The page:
Acclaimed French film 'Diva' is one stylish ride
By Jeff Latta
Rejecting the detachment and often harsh realism of the popular French New Wave cinema movement, the award-winning 1981 film Diva helped usher in the Cinéma du look in all its vivid, hipster glory. Embracing stylish filmmaking in urban settings centered on trendy and disillusioned youth, Cinéma du look is perfectly encompassed in writer-director Jean-Jacques Beineix's blend of high art and pop culture.
Rialto Cinemas proprietor Ky J. Boyd says that Diva "changed his life" and is one of the main reasons he became an art-house operator. No surprise, then, that his Santa Rosa theater made room in its already crowded summer movie schedule for a one-week-only run of a new 35 mm print of the film. But beyond the heaping piles of praise heaped upon it, what really makes Diva worth seeing is how darn entertaining and original it is.
Jules (Frédéric Andréi) is a mild-mannered, Moped-driving mailman obsessed with American opera star Cynthia Hawkins (Wilhelmenia Wiggins Fernandez), a diva who refuses to immortalize her singing with any sort of recording. After he secretly records one of Hawkins' concerts for his own private collection, Jules naturally assumes that the dangerous men following him are intent on recovering the stolen performance.
While there are a couple of Taiwanese gangsters who know of his bootleg and are driven to retrieve it for their own monetary gain, Jules doesn't know that a prostitute also recently hid a tape recording of damning evidence against the head of an international drug and prostitution ring on his person just before she was murdered. On the run for reasons he doesn't fully understand, Jules, with the help of his eccentric bohemian friends Alba (Thuy An Luu) and Serge (Richard Bohringer), struggles to evade his pursuers long enough to make a romantic connection with Hawkins herself.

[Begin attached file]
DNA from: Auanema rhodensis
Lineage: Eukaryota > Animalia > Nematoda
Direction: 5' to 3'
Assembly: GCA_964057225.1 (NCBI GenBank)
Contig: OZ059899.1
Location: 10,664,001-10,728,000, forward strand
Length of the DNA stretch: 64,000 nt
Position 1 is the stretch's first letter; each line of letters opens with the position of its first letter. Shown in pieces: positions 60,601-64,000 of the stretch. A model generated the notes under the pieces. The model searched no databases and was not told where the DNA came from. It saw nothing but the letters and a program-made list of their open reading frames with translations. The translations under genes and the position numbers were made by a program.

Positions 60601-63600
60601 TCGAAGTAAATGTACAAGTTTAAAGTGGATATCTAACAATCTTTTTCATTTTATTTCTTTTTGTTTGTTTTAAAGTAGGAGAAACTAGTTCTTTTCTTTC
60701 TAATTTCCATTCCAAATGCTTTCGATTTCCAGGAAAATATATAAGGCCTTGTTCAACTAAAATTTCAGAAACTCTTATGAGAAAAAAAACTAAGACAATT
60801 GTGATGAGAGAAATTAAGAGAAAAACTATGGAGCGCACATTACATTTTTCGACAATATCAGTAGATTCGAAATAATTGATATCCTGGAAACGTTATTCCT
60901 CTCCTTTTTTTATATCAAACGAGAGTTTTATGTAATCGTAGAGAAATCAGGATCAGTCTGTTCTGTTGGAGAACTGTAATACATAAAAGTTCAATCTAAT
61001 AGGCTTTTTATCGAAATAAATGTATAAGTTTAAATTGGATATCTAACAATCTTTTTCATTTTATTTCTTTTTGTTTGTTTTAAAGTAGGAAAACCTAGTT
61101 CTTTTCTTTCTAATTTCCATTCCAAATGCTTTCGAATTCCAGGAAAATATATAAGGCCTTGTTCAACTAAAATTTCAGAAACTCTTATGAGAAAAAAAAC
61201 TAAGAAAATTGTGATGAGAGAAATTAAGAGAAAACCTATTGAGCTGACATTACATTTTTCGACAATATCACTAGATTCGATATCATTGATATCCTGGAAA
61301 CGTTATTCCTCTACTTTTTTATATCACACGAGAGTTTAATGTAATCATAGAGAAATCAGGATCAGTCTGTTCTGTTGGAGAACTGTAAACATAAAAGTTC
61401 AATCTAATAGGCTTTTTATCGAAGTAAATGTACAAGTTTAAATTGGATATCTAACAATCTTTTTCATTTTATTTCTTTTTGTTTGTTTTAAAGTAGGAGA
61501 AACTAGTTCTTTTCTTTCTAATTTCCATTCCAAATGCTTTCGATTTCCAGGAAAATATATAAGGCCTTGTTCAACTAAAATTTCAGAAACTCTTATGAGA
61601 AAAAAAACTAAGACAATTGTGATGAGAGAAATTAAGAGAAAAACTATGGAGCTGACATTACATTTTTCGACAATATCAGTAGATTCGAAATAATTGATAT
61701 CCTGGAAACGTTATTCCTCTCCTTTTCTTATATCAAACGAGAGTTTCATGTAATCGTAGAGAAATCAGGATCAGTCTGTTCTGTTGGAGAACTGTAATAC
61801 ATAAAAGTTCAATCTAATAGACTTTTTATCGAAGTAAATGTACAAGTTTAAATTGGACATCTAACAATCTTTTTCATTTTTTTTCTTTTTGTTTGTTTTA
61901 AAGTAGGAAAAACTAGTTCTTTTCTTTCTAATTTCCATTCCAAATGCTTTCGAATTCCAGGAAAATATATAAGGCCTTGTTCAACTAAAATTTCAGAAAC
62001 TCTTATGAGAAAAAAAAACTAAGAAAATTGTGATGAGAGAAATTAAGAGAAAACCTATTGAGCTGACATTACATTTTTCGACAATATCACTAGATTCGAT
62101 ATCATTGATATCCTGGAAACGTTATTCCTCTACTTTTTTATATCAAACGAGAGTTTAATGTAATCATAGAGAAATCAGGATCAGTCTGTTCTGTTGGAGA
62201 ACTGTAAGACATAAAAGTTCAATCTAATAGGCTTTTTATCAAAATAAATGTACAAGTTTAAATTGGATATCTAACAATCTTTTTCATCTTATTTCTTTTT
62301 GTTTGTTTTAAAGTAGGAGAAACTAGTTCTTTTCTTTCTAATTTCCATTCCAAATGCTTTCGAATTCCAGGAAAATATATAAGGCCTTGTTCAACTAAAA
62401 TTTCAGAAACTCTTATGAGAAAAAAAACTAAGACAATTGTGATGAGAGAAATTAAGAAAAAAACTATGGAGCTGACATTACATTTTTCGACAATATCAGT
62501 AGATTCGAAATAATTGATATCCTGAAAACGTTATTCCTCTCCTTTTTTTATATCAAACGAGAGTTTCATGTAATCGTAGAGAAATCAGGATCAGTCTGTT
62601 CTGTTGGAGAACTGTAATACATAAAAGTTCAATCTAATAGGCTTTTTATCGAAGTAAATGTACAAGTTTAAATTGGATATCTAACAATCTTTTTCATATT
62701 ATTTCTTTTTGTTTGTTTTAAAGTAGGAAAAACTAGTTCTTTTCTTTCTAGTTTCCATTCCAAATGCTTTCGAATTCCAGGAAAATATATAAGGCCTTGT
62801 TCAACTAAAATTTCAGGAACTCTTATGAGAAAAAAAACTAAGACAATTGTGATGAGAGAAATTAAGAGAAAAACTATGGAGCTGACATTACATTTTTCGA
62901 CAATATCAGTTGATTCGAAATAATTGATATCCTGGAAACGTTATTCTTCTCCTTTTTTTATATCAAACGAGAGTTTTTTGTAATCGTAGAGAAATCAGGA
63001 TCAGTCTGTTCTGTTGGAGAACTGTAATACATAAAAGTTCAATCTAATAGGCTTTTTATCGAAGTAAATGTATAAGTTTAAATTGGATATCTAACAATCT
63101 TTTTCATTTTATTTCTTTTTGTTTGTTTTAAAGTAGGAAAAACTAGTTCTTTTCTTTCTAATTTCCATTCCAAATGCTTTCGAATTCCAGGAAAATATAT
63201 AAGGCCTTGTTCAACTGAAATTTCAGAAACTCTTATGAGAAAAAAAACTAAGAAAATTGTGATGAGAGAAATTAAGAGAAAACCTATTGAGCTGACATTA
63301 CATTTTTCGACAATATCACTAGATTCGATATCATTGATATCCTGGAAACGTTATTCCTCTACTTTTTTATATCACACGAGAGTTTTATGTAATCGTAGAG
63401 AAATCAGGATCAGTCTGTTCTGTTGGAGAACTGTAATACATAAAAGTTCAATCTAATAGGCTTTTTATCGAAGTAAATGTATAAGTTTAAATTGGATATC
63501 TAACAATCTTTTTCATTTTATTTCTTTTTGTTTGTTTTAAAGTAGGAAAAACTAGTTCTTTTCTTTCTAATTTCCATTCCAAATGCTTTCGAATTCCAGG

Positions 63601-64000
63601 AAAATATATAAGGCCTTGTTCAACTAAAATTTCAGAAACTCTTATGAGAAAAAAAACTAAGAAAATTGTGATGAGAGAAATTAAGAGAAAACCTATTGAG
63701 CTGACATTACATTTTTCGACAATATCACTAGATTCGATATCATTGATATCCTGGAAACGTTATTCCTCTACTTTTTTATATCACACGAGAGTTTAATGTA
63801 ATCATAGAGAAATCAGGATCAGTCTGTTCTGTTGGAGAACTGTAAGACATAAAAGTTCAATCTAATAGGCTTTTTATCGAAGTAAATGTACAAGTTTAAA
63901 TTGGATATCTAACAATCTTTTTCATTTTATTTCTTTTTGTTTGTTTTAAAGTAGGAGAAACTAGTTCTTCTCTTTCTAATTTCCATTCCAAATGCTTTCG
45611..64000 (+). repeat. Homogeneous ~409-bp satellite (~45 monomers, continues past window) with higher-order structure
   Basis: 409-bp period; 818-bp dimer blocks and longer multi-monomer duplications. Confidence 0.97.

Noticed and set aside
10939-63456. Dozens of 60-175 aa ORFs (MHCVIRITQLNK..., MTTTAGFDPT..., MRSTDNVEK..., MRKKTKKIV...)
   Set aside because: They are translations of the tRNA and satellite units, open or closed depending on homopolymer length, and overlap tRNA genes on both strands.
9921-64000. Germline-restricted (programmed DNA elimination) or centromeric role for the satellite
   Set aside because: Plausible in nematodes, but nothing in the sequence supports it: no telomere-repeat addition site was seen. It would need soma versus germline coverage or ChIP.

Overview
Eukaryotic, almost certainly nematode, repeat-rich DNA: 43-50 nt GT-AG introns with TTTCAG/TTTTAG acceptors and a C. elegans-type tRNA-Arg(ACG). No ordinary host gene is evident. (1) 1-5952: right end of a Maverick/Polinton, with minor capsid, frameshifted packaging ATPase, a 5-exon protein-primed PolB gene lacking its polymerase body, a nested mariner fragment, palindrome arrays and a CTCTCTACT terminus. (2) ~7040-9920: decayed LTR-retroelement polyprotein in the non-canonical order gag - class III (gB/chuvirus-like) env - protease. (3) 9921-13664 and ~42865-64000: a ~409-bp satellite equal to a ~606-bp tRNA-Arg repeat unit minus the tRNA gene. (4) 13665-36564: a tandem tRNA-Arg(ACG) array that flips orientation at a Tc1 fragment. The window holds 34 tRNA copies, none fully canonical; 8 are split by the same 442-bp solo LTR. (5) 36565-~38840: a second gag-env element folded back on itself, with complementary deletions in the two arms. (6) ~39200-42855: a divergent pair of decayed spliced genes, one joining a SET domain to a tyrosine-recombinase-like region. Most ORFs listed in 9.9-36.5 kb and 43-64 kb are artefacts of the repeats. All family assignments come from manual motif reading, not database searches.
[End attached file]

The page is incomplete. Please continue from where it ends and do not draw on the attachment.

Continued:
Beineix devotes ample attention to populating his world with full and wildly original characters. The diva of the title is a MacGuffin in the grandest sense; the storyline doesn't revolve around her, but her presence nonetheless drives the narrative along. Jules plays something of a straight man to everyone around him from sunglass-wearing, awl-obsessed hitman Le Curé, played by Dominique Pinon (French film fans will recognize him as popular director Jean-Pierre Jeunet's frequent collaborator), to the rollerskating, thieving, would-be fashion model Alba.
But the most unique of all is the enigmatic Serge, a recurring character in a series of novels from the author of the book on which the film is based. With his Zen-like demeanor and mysterious lifestyle, Serge is both a wild card and deus ex machina; we are never quite sure of his motivations and place in the story until the very end. And what an end!
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